Local Wire


Is it just us, or is Ladytron sounding more human? The Liverpudlian neo-Fab Four seems to have had a crush on shoegazer and Stereolab since the release of its 2001 album 604, but 2005's Witching Hour, Ladytron's latest LP, marked a significant sonic shift. Now, that's not to say that singers Mira Aroyo and Helena Marnie have stopped singing like synched-up sexbots — they, with bandmates Daniel Hunt and Reuben Wu, are still neck deep in kinky keyboard lines and irresistibly sensual synth-pop. This time out, though, the band seems more organic and, heaven forbid, alive. Real guitars and actual drums pulse beneath the reverb-washed strobe of white noise and dancey electro-pop, proving Ladytron has real blood surging through its veins, albeit chilled and topped off with polygonal haircuts. Ladytron literally sounds like a live band on cuts like the menacing "Destroy Everything You Touch" and the sexy "High Rise," and where Aroyo and Marnie previously sounded like they were reading from computer catalogues over the phone, their voices are now front and center.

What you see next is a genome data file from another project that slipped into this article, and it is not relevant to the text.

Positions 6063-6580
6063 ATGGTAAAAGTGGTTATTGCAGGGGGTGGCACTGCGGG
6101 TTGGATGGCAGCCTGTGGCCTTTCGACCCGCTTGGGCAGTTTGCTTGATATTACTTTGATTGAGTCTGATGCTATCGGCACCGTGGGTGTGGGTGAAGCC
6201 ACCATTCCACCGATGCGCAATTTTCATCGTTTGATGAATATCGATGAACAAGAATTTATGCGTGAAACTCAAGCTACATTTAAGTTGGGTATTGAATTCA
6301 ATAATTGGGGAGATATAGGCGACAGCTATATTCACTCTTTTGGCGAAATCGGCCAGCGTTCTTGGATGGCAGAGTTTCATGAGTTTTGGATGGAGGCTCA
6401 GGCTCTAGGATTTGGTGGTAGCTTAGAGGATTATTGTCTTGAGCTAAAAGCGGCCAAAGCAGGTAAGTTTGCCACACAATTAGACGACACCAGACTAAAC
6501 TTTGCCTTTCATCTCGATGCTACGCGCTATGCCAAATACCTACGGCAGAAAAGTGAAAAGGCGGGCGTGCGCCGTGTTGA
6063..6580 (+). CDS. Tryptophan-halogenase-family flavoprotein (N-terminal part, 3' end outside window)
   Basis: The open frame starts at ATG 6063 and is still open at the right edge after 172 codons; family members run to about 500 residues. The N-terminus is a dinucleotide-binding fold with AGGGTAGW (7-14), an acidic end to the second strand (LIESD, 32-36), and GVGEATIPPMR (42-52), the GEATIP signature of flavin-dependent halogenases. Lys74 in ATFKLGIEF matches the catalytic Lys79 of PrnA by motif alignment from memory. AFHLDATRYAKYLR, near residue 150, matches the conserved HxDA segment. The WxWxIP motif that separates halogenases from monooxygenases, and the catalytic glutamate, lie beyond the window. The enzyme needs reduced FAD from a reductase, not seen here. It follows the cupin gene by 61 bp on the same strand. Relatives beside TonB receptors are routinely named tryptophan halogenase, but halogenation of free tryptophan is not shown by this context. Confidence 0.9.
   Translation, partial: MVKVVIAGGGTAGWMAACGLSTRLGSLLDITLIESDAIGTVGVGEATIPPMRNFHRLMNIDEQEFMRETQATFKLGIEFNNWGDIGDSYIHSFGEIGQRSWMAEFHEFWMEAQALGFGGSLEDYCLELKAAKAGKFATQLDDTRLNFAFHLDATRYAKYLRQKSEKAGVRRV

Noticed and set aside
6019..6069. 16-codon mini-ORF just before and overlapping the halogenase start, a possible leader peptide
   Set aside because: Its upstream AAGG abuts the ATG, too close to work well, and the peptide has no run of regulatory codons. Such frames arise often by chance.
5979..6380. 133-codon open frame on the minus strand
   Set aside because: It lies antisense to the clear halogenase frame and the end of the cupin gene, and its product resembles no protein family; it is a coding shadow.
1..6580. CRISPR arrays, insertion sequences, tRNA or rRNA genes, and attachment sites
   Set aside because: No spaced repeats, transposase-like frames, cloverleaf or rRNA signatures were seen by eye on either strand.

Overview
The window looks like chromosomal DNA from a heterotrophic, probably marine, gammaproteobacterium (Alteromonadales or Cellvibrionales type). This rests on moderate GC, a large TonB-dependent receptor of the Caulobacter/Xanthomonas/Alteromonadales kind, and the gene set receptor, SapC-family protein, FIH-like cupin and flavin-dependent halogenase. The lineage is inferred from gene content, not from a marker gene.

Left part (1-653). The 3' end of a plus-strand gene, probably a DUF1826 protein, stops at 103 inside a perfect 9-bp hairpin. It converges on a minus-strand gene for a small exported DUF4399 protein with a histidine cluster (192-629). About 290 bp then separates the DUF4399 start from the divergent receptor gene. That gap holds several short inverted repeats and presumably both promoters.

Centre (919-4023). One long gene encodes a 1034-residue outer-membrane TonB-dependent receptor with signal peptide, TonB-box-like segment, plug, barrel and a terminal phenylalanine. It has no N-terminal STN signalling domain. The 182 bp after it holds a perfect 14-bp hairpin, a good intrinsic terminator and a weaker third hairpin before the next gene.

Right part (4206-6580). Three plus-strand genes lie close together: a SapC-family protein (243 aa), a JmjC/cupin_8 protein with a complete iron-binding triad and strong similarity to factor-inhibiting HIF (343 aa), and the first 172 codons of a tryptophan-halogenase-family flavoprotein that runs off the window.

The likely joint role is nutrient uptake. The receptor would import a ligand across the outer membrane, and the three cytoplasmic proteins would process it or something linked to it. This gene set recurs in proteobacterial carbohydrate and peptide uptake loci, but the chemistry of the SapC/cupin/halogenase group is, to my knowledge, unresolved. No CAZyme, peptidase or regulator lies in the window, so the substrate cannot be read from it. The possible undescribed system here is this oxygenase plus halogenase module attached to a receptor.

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Casey Lynch